Nobody knows how to do so much with so few words as Corman. And Nothing Doing is rich with his austerities, poems full of wisdom and tenderness and absurdities. It’s a book that seems to have come from every time in the man’s life, as if all his times were in his custody at once. It feels to me like the summa poetica of Corman’s work, where he stands up to be counted. And shows the power and grace of what he does so well.

—Robert Kelly

Nothing / Doing

Poetry by Cid Corman

Corman is one of modernism’s enduring masters, a poet of prodigious talent and production whose work, both as poet and publisher, is intertwined with the Objectivists Louis Zukofsky and George Oppen, as well as the Black Mountain poets Robert Creeley and Charles Olson. Among those many giants, Corman’s verse is perhaps the most committed to the sublime, refusing the temptation of “effect” for the tactile ink of line and “touch.” Nothing/Doing presents a vital poetry of Zen koan and cognitive conundrum, but also one of uncompromising wisdom, where Corman can definitively declare: “There’s only/one poem:/ this is it.”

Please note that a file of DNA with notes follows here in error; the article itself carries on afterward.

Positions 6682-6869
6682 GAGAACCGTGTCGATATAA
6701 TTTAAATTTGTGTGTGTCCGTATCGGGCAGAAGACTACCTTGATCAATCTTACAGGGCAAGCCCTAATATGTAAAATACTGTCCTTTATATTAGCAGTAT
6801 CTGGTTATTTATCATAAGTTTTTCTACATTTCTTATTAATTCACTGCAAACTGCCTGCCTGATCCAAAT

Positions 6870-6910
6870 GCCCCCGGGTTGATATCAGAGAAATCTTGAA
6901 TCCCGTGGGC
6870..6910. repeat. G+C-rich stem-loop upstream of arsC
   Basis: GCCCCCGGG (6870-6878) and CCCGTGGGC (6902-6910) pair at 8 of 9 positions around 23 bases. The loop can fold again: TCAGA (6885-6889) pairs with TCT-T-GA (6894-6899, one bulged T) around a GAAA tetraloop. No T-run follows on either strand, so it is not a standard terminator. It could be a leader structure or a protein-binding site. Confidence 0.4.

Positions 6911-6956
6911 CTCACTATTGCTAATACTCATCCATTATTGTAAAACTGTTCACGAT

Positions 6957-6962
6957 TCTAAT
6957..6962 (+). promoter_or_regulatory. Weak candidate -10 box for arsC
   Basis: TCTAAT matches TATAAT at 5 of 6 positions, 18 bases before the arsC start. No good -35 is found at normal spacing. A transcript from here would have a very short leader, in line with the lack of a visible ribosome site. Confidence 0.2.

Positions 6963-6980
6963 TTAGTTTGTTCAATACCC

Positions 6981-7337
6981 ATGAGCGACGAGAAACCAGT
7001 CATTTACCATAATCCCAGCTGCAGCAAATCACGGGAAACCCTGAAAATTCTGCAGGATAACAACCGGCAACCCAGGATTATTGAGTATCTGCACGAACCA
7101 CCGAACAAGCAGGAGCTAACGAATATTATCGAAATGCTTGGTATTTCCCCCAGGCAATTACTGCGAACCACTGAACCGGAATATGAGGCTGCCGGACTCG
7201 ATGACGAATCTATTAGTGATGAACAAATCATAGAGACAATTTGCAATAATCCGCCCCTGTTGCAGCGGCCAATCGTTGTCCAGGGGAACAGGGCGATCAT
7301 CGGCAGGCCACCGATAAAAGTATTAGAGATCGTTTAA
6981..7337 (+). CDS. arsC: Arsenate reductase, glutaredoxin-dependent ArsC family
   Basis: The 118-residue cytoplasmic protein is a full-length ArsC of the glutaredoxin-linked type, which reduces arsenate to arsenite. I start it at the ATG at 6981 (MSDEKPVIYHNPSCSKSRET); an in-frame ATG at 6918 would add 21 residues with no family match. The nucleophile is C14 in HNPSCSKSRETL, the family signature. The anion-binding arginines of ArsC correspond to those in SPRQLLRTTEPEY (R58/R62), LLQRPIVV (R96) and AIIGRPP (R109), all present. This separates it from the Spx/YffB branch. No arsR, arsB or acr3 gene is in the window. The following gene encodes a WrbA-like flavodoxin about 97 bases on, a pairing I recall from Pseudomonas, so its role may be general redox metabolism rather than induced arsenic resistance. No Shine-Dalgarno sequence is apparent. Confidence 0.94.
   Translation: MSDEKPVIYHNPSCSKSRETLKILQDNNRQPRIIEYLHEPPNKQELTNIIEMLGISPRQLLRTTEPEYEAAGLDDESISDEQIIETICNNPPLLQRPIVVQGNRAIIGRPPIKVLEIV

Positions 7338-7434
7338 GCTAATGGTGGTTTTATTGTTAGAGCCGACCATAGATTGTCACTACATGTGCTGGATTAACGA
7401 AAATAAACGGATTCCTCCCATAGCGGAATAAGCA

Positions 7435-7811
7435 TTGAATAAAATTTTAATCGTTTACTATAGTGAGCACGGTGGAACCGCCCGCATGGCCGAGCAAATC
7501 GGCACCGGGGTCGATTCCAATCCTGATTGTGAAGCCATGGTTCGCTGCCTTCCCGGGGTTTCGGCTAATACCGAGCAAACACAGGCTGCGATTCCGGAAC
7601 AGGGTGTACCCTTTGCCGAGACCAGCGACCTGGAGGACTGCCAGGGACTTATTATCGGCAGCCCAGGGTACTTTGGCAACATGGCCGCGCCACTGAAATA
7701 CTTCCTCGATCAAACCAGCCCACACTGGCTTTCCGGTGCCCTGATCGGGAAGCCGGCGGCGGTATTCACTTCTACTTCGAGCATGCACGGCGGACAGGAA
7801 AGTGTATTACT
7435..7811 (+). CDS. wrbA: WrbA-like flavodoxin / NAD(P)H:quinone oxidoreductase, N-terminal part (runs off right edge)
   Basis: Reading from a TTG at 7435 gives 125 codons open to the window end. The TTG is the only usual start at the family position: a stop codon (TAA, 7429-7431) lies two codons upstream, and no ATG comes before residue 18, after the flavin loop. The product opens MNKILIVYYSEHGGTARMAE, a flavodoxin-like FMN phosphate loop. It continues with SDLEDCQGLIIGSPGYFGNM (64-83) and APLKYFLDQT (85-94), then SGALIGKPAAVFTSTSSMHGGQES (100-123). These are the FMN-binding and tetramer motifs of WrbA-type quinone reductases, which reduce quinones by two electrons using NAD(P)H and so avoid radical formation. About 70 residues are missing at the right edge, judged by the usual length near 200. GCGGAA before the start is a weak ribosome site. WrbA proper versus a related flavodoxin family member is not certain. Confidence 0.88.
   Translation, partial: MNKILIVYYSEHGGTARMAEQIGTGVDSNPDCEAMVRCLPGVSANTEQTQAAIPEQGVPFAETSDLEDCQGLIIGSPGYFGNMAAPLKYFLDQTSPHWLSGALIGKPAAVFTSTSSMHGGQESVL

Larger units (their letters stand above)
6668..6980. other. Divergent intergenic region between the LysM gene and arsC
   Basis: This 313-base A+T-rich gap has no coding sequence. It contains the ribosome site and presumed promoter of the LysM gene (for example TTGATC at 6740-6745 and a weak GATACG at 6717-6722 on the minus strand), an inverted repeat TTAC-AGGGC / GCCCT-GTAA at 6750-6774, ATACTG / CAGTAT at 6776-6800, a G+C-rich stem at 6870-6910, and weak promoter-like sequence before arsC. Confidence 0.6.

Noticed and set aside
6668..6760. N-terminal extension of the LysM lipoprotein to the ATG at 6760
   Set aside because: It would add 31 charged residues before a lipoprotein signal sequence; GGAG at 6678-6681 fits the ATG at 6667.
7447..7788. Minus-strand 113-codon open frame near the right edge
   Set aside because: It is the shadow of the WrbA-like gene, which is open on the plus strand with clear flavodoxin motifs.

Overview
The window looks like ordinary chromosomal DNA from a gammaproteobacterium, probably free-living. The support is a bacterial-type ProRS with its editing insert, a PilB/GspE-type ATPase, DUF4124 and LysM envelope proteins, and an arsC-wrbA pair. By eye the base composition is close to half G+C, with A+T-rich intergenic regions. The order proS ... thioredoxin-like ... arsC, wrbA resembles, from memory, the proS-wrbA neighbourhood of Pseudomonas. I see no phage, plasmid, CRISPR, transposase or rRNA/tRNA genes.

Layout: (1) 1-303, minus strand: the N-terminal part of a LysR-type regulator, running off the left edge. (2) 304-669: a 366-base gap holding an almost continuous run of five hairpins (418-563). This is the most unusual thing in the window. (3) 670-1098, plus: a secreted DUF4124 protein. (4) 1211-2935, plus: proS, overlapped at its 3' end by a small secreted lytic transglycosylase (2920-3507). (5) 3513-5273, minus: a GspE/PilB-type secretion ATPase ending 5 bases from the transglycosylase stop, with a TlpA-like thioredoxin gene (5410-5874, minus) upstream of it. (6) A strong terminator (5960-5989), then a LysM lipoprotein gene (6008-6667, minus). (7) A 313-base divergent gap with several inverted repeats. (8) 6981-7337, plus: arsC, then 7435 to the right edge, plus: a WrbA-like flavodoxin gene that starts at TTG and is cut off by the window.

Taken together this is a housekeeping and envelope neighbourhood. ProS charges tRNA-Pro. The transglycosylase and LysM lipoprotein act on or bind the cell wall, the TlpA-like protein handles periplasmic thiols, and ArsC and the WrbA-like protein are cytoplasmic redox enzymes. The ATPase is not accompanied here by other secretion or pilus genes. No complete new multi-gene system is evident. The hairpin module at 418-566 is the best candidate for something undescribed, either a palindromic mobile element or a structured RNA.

Editions: Paperback

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Paperback (published February 1, 2000)

ISBN
9780811214254
Price US
13.95
Trim Size
5x8
Page Count
160

Cid Corman

20th century American poet, editor and translator

Nobody knows how to do so much with so few words as Corman. And Nothing Doing is rich with his austerities, poems full of wisdom and tenderness and absurdities. It’s a book that seems to have come from every time in the man’s life, as if all his times were in his custody at once. It feels to me like the summa poetica of Corman’s work, where he stands up to be counted. And shows the power and grace of what he does so well.

—Robert Kelly